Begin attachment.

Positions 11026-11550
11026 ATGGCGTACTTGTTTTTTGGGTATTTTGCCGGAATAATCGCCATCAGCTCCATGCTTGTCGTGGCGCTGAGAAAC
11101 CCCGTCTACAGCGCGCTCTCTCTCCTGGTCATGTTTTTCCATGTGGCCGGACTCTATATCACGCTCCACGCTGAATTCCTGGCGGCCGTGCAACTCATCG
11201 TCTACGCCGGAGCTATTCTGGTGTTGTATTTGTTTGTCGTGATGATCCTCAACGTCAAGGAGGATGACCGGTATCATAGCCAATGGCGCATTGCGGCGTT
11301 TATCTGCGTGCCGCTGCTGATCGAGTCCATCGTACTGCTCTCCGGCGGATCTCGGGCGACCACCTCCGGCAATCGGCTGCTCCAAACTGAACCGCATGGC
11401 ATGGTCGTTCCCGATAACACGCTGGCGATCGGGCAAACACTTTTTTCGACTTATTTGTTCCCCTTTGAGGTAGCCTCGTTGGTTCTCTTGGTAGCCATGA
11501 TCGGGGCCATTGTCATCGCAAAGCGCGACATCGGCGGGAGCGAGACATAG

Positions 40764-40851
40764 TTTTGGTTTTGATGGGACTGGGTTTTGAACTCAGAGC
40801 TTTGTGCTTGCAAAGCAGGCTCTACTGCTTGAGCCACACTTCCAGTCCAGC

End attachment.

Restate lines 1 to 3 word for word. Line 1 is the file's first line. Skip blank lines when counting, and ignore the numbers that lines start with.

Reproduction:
Positions 11026-11550
11026 ATGGCGTACTTGTTTTTTGGGTATTTTGCCGGAATAATCGCCATCAGCTCCATGCTTGTCGTGGCGCTGAGAAAC
11101 CCCGTCTACAGCGCGCTCTCTCTCCTGGTCATGTTTTTCCATGTGGCCGGACTCTATATCACGCTCCACGCTGAATTCCTGGCGGCCGTGCAACTCATCG